Rare cosmic neutrino traced to star-shredding black hole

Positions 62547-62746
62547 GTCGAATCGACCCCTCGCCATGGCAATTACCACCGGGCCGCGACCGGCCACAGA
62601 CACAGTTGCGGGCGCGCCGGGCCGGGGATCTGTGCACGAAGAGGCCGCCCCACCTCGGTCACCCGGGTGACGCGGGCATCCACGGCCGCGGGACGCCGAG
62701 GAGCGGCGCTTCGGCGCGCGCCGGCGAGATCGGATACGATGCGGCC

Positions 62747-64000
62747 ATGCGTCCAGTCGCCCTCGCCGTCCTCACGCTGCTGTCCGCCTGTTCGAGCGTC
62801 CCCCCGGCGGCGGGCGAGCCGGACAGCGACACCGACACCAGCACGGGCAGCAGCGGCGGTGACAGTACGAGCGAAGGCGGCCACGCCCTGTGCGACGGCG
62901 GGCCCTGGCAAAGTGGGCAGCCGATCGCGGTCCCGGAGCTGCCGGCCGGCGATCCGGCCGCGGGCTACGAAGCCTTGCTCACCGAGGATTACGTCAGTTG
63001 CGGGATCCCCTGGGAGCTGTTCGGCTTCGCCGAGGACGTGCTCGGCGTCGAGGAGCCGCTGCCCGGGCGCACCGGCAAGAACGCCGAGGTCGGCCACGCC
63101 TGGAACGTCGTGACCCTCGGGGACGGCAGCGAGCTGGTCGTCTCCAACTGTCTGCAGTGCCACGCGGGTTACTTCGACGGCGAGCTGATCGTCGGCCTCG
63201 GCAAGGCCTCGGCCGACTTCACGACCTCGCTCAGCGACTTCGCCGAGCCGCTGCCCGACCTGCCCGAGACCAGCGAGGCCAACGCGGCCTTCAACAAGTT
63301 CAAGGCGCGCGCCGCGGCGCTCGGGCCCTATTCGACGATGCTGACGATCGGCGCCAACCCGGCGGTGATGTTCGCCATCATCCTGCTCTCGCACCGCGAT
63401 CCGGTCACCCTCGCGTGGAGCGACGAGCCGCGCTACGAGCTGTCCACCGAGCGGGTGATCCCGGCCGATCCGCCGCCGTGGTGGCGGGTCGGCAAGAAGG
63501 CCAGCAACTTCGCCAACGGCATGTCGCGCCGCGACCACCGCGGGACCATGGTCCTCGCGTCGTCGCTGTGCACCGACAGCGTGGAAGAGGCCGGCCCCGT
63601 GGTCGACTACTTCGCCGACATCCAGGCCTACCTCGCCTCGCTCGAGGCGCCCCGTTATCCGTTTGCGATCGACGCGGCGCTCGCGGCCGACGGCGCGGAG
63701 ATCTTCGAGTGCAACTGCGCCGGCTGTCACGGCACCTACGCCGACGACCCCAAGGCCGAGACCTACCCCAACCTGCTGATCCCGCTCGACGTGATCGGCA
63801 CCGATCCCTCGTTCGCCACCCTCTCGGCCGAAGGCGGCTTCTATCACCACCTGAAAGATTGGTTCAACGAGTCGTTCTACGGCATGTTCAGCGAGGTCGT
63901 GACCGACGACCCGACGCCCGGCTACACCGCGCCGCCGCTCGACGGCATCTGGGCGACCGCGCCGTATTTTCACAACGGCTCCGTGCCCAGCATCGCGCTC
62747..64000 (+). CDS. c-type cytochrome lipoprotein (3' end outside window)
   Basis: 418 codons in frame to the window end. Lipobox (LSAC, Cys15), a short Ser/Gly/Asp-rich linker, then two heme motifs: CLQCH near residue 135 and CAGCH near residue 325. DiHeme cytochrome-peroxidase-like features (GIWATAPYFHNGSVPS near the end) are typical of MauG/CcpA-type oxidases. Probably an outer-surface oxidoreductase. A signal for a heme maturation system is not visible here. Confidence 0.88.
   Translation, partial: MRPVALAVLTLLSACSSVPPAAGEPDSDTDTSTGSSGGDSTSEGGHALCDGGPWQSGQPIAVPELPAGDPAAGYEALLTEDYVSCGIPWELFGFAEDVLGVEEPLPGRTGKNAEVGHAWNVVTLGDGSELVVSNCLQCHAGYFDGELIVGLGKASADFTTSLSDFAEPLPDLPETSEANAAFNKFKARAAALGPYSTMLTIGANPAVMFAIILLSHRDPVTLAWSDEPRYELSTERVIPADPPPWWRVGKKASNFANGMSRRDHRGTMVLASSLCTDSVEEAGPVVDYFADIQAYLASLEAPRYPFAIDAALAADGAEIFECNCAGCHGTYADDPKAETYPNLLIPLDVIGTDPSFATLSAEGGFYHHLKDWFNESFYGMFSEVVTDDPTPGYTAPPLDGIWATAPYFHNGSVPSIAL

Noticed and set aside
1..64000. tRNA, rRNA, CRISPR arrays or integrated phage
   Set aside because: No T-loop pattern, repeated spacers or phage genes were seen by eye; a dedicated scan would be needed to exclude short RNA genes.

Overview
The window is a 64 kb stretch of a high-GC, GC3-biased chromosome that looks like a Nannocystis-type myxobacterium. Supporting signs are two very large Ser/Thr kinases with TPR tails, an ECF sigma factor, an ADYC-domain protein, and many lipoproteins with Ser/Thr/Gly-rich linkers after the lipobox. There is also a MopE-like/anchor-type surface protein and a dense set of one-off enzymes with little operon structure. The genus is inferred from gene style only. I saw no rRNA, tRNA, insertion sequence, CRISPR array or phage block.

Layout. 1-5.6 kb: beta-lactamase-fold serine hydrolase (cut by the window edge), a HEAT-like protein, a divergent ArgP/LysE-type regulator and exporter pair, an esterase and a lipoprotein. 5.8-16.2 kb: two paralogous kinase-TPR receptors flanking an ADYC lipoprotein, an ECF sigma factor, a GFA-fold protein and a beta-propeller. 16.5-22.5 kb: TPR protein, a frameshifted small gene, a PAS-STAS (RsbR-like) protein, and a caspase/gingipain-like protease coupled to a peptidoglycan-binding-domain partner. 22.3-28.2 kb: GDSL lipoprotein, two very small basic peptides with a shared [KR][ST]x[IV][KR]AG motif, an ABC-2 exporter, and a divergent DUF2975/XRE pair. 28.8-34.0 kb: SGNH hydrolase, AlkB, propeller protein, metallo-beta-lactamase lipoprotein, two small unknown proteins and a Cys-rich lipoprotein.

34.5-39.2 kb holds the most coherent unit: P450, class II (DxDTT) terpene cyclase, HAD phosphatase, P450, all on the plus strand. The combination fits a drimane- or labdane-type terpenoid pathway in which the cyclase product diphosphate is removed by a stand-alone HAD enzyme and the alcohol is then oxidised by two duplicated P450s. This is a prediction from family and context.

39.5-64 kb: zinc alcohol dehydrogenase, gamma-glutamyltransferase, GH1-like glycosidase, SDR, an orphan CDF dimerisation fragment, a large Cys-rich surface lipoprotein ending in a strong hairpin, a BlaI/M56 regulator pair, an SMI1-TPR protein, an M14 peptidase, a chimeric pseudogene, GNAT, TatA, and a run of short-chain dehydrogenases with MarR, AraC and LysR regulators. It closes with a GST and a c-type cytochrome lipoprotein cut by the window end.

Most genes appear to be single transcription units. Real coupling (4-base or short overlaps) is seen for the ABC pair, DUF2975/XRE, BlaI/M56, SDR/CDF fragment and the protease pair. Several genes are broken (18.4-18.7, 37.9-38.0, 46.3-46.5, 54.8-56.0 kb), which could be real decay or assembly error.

Neutrinos are everywhere, streaming through your body by the trillions every second. But the chargeless, nearly massless particles are notoriously hard to pin down, especially the rare high-energy ones from deep space. Only about a dozen cosmic neutrinos are detected annually, and only one had been linked to a source in the sky. Now, IceCube, a kilometer-wide neutrino detector nestled deep beneath the South Pole, has traced another one to its birthplace: a supermassive black hole tearing a star to pieces in a galaxy 750 million light-years away. The discovery suggests these rare tidal disruption events could be a major source of high-energy neutrinos and cosmic rays—other deep-space visitors whose origins have also been a mystery.

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